The recent bushfire season in Australia has been catastrophic. It left in its wake a tragic loss of human life, native animals, livestock as well as many homes. Families have been either exposed or affected directly or indirectly, leaving many feeling overwhelmed and devastated.
During such a traumatic event, children and teenagers are the most vulnerable. It is important to understand that they may not fully comprehend what they have seen either first-hand or in the media coverage. It can make them feel sad, anxious and even stressed.
Whilst most will recover and resume normal functioning, there will be some young people that will be deeply affected and require psychological support. The University of Melbourne’s ‘Beyond Bushfire Project’ found that mental health problems doubled in recovering communities up to 3 or 4 years after a bushfire.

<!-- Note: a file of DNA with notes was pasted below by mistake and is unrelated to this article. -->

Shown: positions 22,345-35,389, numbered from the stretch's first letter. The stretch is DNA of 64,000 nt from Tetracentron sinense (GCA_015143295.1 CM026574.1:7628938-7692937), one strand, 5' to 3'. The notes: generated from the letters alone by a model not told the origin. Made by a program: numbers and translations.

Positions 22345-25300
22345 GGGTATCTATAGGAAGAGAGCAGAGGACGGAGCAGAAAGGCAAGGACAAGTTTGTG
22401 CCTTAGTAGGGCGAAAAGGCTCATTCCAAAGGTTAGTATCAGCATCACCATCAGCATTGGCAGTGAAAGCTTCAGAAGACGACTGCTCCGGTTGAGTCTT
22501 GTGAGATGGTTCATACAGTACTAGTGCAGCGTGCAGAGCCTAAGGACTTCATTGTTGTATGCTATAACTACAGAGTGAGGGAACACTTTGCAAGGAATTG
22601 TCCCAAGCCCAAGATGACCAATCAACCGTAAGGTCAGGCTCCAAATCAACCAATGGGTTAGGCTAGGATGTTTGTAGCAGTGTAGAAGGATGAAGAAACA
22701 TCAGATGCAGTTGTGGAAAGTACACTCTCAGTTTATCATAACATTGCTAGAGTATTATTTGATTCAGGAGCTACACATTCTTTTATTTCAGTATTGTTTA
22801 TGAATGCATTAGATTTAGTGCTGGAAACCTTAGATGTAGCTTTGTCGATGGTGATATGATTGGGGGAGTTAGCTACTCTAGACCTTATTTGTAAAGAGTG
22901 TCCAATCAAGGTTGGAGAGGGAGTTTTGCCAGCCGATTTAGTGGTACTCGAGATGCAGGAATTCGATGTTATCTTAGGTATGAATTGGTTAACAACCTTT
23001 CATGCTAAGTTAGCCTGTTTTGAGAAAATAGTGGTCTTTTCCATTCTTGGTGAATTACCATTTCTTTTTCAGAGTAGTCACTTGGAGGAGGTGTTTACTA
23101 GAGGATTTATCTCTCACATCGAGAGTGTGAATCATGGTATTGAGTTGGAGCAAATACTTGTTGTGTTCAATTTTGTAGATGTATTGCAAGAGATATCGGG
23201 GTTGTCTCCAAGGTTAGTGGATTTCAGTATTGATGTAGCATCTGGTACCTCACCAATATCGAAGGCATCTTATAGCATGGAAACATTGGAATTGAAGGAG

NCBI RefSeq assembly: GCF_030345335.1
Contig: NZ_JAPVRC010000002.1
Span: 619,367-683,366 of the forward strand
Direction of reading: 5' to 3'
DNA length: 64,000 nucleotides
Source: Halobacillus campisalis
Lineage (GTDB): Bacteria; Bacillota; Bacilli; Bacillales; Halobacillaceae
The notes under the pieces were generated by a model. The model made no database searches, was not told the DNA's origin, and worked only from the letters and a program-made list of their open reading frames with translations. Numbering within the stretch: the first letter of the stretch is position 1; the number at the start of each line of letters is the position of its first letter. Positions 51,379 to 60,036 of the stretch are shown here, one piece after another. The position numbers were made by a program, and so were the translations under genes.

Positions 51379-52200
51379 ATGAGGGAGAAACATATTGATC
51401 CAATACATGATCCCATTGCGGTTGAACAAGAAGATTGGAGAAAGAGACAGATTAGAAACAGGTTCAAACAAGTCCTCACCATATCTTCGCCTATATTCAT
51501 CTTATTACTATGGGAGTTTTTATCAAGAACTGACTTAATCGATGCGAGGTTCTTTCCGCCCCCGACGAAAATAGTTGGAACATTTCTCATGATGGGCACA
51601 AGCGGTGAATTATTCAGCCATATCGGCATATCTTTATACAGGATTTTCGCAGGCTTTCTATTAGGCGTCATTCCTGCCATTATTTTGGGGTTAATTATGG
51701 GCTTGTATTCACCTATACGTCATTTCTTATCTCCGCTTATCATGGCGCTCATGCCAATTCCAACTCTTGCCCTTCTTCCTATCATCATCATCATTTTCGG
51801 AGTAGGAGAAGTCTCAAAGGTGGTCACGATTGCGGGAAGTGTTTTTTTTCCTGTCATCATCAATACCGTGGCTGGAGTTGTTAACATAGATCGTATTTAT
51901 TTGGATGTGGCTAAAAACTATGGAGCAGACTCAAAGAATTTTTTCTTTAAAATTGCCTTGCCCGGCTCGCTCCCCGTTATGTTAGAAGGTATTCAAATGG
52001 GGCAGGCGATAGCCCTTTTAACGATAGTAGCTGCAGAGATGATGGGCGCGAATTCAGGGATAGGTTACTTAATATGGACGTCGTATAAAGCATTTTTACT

In order to support our young people during this time, it is also important for adults to manage their own shock, grief, anxiety and anger before talking to kids about this tragedy.
In this Special Report, parents and guardians will be given some key strategies that can be implemented to support kids who feel scared or worried as a result of this traumatic event. We hope you take time to reflect on the information offered in this Special Report, and as always, we welcome your feedback.
If you do have any concerns about the wellbeing of your child, please contact the College for further information or seek medical or professional help.
Here is the link to your special report https://swan.wa.schooltv.me/wellbeing_news/special-report-talking-about-bushfires